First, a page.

200,000 home PCs help discover 24 pulsars
Pulsars are the remnants from explosions of massive stars. They are strongly magnetised and extremely dense neutron stars.
The Einstein@Home project connects home and office PCs of volunteers from around the world to a global supercomputer.
Using this computer cloud, an international team lead by scientists from the Max Planck Institutes for Gravitational Physics and for Radio Astronomy discovered 24 pulsars – extraordinary stellar remnants with extreme physical properties.
These can be used as testbeds for Einstein's general theory of relativity and could help to complete our picture of the pulsar population, researchers said.
"Through the participation of the public, we discovered 24 new pulsars in our Milky Way, which had previously been missed - and some of them are particularly interesting," said Benjamin Knispel, lead author of the study published in The Astrophysical Journal.
Pulsars rapidly rotate and emit a beam of radio waves along their magnetic field axis – similar to the spotlight of a lighthouse. If the radio wave beam points towards Earth, the pulsar can be observed.
Large and sensitive radio telescopes are required to discover the weak signals from new pulsars. Knispel and his colleagues analysed data from the Parkes Multi-beam Pulsar Survey, conducted from 1997 to 2001, with the 64-meter antenna of CSIRO's Parkes radio telescope in southeast Australia.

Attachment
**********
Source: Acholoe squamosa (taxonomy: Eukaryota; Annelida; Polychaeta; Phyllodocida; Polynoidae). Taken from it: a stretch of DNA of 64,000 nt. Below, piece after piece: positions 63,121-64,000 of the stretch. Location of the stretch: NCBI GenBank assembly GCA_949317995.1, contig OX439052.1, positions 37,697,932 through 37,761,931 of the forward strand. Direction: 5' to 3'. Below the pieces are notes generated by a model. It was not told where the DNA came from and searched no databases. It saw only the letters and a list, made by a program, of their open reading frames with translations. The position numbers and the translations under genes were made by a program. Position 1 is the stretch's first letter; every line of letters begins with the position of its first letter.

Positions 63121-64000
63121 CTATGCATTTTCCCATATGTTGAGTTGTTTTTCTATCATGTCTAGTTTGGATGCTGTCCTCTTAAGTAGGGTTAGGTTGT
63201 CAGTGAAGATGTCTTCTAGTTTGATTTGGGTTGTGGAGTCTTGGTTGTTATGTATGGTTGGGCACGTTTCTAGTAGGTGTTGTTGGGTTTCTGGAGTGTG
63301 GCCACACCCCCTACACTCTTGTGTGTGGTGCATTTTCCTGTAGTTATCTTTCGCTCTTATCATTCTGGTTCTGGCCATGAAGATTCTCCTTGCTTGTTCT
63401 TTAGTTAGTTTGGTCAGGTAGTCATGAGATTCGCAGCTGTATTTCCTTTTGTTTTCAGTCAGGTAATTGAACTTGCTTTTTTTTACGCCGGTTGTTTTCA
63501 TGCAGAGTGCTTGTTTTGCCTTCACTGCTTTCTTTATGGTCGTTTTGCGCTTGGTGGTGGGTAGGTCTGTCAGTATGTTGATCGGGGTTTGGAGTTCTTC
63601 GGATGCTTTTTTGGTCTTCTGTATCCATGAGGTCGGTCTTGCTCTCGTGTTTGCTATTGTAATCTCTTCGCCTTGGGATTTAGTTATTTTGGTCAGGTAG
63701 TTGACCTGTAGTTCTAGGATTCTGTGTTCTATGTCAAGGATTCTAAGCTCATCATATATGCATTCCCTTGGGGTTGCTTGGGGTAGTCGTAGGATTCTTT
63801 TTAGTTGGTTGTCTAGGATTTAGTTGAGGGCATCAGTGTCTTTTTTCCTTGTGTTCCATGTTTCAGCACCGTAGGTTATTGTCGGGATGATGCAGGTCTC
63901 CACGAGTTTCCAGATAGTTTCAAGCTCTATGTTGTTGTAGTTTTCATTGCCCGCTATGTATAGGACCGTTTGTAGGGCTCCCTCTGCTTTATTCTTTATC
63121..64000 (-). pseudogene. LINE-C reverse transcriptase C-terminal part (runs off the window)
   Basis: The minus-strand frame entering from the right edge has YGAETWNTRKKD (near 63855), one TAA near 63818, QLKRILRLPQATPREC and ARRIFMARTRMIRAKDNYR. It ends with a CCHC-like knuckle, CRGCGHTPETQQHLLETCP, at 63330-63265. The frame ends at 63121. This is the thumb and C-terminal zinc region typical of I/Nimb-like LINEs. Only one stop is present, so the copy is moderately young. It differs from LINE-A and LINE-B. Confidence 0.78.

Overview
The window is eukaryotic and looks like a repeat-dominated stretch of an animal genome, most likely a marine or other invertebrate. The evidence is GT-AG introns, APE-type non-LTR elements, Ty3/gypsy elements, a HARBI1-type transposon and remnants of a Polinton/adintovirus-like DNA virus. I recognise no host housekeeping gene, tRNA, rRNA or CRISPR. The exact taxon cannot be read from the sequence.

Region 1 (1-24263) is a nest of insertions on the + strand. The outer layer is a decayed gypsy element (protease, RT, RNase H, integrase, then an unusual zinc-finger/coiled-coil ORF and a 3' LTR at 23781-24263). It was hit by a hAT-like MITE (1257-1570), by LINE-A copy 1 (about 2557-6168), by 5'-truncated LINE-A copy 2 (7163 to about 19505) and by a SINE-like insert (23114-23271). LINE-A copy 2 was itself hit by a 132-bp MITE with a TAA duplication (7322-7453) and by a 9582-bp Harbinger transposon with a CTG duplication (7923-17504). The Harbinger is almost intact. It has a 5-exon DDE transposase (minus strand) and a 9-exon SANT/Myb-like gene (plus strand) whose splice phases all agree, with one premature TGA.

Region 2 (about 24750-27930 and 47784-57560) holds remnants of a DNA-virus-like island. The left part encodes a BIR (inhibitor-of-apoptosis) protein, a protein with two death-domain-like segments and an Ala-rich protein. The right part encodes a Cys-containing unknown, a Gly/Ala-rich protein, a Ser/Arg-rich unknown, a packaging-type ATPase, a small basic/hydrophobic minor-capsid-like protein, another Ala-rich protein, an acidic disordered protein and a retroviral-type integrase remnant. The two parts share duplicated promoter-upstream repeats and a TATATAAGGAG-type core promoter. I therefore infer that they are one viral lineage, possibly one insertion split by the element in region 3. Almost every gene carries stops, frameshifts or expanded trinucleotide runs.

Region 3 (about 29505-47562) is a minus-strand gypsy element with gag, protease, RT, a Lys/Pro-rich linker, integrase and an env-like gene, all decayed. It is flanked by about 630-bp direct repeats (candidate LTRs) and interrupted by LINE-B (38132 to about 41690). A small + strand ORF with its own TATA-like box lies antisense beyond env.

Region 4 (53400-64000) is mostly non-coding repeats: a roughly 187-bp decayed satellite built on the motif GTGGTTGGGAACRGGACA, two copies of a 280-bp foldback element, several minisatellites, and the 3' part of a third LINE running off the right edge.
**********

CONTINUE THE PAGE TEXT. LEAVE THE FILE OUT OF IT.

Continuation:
"The search for new radio pulsars is very computer intensive. To determine the a prior unknown characteristics of the pulsar, eg, its distance or its rotation period, we have to very finely comb through wide parameter ranges," said Knispel.
Each week, 50,000 volunteers from around the world "donate" idle compute cycles on their 200,000 home and office PCs to Einstein@Home.
Together they combine to yield a sustained computing power of around 860 teraFLOPs per second. This places Einstein@Home on par with the world's fastest supercomputers.
The analysis of the archival Parkes data was completed in eight months, while the same task would have taken a single CPU core more than 17,000 years, researchers said.
Raw computing power was not the only important factor to discover the two dozen new pulsars. The development of new post-processing methods proved to be just as crucial.
The recorded data often contain pulsar-like, man-made interference signals. The astronomers employed new methods that allowed them to discover pulsars previously masked by the presence of these interference signals.